The British Business Bank (BBB) has been urged to support more peer-to-peer lenders to help fill the small- and medium-enterprise (SME) funding gap.
The state-backed development bank channels funds to SMEs through a variety of lenders. These have included some of the largest P2P platforms such as Funding Circle and RateSetter, as well as former P2P lenders ThinCats and MarketInvoice (which has since rebranded to MarketFinance).
But some executives from smaller P2P platforms have argued that the BBB should extend its funding to a wider array of lenders.
“The BBB supports SMEs by working with few select institutions, thereby restricting the choice of credit provider to the SMEs,” said Daniel Rajkumar, founder and managing director of P2P business lender Rebuildingsociety.
“In the past we have been repeatedly told that our lending volumes are too low.
“The reason they are low is that our cost of credit is higher (we don’t receive free money) and we are in a competitive marketplace where brokers will often refer loan applications to cheaper providers.
“We ask that the BBB facilities be extended to all FCA authorised and regulated P2B platforms, irrespective of size, location and lending volumes.
“This will open the market, give SMEs choice and reduce the imbalance and dysfunction caused.”
David Bradley-Ward, chief executive of asset-backed business lender Ablrate, said that the BBB should help fund more platforms but noted that lack of awareness may be an issue.
“The BBB should help fund more P2P platforms, but more should apply,” he said.
“I do think they should be lending through more platforms but that may be because platforms aren’t applying.
“I don’t know how many have applied.
“Any help they can give to SMEs at this time is fantastic, we haven’t used them yet.”
Bradley-Ward said that he contacted the BBB in the early stages of Ablrate and was told that the lender needed to have been doing business for at least a year and have £10m of lending under its belt.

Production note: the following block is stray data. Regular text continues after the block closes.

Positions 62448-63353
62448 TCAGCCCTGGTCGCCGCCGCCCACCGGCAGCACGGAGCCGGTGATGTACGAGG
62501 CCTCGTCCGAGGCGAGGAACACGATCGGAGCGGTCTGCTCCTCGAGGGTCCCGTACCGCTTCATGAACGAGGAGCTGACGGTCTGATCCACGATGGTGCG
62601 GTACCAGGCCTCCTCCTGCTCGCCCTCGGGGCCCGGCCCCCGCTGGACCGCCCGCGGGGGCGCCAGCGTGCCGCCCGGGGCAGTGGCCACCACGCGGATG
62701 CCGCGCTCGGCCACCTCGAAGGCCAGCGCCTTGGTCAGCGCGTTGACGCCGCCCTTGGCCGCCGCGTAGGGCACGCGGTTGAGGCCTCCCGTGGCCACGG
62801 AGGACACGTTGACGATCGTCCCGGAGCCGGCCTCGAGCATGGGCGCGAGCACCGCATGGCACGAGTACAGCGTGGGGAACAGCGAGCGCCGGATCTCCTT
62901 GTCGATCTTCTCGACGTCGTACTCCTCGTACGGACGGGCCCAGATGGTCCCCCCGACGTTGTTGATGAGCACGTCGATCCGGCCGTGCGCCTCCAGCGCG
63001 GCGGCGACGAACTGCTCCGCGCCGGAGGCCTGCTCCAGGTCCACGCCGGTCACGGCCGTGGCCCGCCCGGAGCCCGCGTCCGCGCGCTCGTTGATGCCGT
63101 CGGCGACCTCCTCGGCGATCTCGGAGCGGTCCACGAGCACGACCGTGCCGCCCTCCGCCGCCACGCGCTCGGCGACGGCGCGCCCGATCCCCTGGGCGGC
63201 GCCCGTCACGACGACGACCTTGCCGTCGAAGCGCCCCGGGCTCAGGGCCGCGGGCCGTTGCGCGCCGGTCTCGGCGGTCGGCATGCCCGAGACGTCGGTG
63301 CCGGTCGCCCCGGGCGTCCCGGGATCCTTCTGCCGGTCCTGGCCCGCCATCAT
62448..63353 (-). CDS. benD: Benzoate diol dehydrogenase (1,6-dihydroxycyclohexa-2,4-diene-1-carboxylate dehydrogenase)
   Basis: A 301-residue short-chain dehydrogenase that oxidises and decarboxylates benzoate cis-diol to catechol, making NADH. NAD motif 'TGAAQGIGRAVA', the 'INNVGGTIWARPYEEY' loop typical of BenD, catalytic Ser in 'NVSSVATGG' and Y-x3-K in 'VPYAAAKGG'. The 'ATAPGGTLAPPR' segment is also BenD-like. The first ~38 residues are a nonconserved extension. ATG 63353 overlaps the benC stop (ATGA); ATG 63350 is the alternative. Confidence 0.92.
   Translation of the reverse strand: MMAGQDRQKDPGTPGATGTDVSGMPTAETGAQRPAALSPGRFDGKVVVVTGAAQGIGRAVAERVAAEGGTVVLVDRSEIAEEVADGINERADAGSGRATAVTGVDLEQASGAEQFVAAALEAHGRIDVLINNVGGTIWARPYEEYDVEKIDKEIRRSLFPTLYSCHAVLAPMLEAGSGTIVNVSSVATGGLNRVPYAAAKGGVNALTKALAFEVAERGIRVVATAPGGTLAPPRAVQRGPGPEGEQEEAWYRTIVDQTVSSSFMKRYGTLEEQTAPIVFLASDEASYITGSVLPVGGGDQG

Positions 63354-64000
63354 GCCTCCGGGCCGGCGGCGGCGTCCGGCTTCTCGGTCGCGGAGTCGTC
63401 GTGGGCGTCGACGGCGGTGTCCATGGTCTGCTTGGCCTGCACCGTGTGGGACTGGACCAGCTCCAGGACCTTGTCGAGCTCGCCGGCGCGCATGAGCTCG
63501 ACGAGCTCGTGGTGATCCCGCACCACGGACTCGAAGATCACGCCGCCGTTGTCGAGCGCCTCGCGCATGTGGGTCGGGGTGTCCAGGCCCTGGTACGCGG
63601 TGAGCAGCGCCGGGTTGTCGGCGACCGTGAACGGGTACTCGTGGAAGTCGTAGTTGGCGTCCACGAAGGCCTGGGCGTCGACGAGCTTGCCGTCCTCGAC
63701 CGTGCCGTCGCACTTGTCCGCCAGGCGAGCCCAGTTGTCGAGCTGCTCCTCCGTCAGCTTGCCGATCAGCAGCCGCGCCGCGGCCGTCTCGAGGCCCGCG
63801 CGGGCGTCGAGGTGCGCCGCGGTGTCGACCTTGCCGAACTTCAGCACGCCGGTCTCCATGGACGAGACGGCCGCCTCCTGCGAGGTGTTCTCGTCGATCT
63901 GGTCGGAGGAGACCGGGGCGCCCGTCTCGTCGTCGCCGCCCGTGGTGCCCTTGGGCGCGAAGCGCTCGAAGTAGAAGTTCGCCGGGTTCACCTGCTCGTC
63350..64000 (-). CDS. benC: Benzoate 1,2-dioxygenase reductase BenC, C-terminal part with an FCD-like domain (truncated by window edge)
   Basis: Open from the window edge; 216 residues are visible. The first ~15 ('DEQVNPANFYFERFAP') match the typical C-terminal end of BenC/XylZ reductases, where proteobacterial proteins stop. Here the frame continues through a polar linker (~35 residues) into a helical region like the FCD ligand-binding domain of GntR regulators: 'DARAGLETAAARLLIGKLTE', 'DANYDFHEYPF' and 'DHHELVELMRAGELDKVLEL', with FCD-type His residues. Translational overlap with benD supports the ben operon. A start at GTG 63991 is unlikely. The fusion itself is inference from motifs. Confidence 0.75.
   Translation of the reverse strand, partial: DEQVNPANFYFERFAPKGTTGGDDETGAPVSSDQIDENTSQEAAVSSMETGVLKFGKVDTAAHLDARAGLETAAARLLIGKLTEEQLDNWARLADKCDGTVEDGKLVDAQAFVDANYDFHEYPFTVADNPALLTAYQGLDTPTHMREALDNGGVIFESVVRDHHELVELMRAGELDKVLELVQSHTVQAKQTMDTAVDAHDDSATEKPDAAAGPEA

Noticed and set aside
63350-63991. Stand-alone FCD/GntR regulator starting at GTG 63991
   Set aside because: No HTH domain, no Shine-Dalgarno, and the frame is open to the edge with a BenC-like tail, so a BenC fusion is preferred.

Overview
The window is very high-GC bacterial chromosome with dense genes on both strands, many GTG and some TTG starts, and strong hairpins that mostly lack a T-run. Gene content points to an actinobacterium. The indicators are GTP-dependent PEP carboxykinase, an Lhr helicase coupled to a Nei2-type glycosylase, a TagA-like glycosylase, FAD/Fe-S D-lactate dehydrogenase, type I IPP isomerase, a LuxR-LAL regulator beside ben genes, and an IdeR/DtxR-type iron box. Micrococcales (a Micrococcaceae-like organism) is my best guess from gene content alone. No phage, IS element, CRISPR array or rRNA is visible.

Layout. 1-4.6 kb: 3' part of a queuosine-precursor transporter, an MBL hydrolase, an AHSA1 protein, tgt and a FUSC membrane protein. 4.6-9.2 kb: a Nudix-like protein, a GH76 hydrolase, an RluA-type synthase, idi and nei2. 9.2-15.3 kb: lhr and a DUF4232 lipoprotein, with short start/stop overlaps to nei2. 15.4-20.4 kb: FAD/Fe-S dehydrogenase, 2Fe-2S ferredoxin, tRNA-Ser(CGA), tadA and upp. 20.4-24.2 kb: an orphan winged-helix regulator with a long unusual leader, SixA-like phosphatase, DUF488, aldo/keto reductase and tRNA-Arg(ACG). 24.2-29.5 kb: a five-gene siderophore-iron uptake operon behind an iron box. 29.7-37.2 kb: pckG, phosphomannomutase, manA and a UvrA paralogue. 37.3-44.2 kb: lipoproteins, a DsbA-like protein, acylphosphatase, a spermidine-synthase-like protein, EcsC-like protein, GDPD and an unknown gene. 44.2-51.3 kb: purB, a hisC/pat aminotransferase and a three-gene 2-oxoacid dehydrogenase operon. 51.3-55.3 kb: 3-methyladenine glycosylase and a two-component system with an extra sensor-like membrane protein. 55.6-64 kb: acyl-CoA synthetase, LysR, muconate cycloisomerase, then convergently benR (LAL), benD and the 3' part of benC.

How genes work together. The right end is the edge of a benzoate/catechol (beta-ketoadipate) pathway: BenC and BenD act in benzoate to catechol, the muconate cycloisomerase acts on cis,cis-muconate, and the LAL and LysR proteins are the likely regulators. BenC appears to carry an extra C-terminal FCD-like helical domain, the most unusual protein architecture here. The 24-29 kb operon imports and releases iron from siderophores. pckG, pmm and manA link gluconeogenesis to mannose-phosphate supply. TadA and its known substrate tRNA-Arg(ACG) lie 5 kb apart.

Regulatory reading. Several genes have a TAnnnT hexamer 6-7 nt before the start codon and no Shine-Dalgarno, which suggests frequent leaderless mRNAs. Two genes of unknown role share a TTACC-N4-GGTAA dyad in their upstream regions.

He said the Ablrate is now getting the paperwork in order to submit an application soon.
“The BBB’s response was reasonable,” he said.
“We had been around for seven or eight months and were told to come back once we meet the criteria.
“If you’ve just started a platform and the BBB were investing £200,000 into each loan that would be a little reckless.
“I think the process should perhaps be a little more transparent and you should able to do it online. We’re going through the process.”
The BBB said that it helps grow and develop alternative finance markets for SMEs but applications are assessed and have to meet the criteria.
“A key part of the BBB’s remit is to support the development and growth of alternative finance markets for small businesses, while delivering a good return to the taxpayer,” said a spokesperson for the BBB.
“Funding decisions made by the bank are decided on their own merits in terms of diversifying or increasing the finance options available to smaller businesses.
“These are evaluated against criteria set out in the Request for Proposals for each programme.”
P2P lenders can apply for funding to the British Business Bank via two different schemes, the Investment Programme or the Enable Programme.
For both schemes, lenders need to submit an application and meet with the BBB, who will assess whether they meet the bank’s investment criteria. In both cases, the BBB will look at elements such as the track record of the firm and the expertise of the management team.